Caption: Harvest Energy Solutions' Ric Evans stood tall with his solar panels in the Michigan Clean Energy Conference in Traverse City this past June.
This past Monday I played hookie from work and, liked millions of Americans, joined my wife and our two kids to watch the solar eclipse. We drove to the historic Dechow Barn in the Sleeping Bear Dunes National Lakeshore’s Port Oneida Rural Historic District in Leelanau County and joined hundreds of others in celebrating this astronomical phenomenon as it moved across the United States. The late summer day was warm, we could smell the fresh cut grass in the field, and the cloud cover broke after 2 p.m. to offer us a good show. For nearly an hour, we collectively ‘oohed’ and ‘aahed’.
The historic solar eclipse felt particularly special to us here at Groundwork, as we’ve been working hard in 2017 to celebrate the sun—as a source of income, jobs and community resilience. Farmers in northwest Michigan harvest the suns’ rays to grow the delicious local food we eat, and we have a golden opportunity to harvest millions of dollars in sunlight when it hits rooftops, parking lots, brownfields and vacant land. Fill a rooftop today with solar panels and one can earn about $1,000 per year. Fill a large commercial roof and one can pocket about $10,000 per year. Cover a 5-acre field and one reaps about $100,000 annually.
Groundwork is working hard to educate Michiganders about the economic power of the sun. Just two months ago, on the Summer Solstice, 300 of us gathered at the Michigan Clean Energy Conference & Fair to celebrate the progress Michigan has made, and contemplate how to accelerate that progress. Our keynote speakers were accomplished global leaders, Mary Powell (who is driving a clean energy revolution in Vermont) and former Michigan governor Jennifer Granholm (who has spent the past two decades advocating for clean energy solutions in Michigan and now at the University of California). Breakout sessions included discussions about municipalities adopting 100 percent renewable energy goals and how to enact community solar. Watch videos of Powell’s and Granholm’s keynotes, as well as breakout sessions on the Up North Media Center’s channel.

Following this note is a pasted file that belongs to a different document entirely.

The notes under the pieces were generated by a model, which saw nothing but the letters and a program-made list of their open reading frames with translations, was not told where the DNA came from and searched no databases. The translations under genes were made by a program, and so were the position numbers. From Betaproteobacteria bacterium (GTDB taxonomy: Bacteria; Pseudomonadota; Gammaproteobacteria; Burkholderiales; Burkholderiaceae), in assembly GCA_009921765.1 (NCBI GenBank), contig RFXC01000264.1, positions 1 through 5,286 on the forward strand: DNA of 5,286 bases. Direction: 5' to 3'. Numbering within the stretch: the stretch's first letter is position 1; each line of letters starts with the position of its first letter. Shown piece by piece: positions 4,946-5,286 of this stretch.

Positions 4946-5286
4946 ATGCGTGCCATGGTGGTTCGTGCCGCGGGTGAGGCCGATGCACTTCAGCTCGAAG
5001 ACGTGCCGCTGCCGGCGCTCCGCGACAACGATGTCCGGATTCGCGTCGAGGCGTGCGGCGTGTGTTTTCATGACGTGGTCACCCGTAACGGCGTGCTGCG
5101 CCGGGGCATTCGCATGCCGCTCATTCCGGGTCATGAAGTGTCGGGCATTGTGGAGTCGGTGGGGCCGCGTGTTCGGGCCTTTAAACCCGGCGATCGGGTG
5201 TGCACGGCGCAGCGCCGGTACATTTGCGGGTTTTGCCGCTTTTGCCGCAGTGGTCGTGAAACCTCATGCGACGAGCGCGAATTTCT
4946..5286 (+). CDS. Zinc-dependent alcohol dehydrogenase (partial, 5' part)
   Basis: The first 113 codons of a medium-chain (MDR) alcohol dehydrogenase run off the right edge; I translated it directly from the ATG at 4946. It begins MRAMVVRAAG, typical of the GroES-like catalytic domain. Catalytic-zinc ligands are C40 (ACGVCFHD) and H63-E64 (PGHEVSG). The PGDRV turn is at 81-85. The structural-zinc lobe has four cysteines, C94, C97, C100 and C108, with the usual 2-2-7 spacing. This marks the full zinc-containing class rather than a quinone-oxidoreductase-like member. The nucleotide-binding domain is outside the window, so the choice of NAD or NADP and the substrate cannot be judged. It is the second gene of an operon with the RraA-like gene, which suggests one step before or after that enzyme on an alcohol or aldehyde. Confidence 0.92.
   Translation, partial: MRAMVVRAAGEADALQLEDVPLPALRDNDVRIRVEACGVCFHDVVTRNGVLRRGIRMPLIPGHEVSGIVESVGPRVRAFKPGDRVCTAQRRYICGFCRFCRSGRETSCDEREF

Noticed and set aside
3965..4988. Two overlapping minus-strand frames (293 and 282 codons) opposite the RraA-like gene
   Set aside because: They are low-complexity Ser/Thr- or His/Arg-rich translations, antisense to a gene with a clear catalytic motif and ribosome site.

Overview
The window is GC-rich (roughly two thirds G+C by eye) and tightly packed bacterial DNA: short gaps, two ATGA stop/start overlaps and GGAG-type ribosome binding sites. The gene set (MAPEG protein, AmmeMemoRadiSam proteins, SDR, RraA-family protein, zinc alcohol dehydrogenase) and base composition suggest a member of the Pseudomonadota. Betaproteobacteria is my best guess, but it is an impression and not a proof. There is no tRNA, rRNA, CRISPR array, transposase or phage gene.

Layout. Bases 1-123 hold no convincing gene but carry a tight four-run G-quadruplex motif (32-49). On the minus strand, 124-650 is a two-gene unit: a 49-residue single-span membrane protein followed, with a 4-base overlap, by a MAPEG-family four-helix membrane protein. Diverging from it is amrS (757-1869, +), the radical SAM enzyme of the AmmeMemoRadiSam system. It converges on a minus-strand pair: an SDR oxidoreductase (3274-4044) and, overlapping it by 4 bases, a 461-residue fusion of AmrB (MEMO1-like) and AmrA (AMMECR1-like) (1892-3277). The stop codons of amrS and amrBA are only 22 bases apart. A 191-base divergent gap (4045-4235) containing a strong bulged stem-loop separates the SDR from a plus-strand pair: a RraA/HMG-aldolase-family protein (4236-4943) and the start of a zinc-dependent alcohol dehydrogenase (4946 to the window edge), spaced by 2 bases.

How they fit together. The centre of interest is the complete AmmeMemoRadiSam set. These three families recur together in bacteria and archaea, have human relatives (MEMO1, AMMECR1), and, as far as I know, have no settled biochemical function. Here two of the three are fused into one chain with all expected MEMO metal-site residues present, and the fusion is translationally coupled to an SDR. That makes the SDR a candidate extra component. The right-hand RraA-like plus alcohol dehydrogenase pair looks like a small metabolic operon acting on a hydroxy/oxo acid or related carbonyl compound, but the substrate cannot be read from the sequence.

Our event host, Northwestern Michigan College (NMC), did an amazing job of transforming its Aeropark Laboratories campus into a conference venue. As a result, Michigan’s energy leaders were thinking big-picture solutions in the same building where community college students train daily to fill the jobs that will be created by implementing those solutions.
The June 24 Clean Energy Conference was a success! We’re already witnessing results. Last month, Traverse City leaders worked with our city-owned utility, Traverse City Light & Power, to create an agreement to purchase the electricity from a 5-acre field just west of Traverse City on M-72—right next to the wind turbine. When those 3,000 solar panels are built, I will take my kids to the ribbon cutting, and we will ‘ooh’ and ‘aah’ about the sun once again.
Plans for next year’s clean energy conference are already underway. (Stay tuned for dates and details.) From a kickoff solstice party on Old Mission Peninsula, to day of clean energy leadership discussions at NMC’s Hagerty Center, to an even bigger and better clean energy economy celebration, the 2018 event will be designed to reach across aisles, borders, age groups, and cultures to aggregate and accelerate all the benefits of local energy. We hope you’ll join us.
Dan Worth is the Clean Energy Policy Specialist at the Groundwork Center for Resilient Communities. Reach him at email@example.com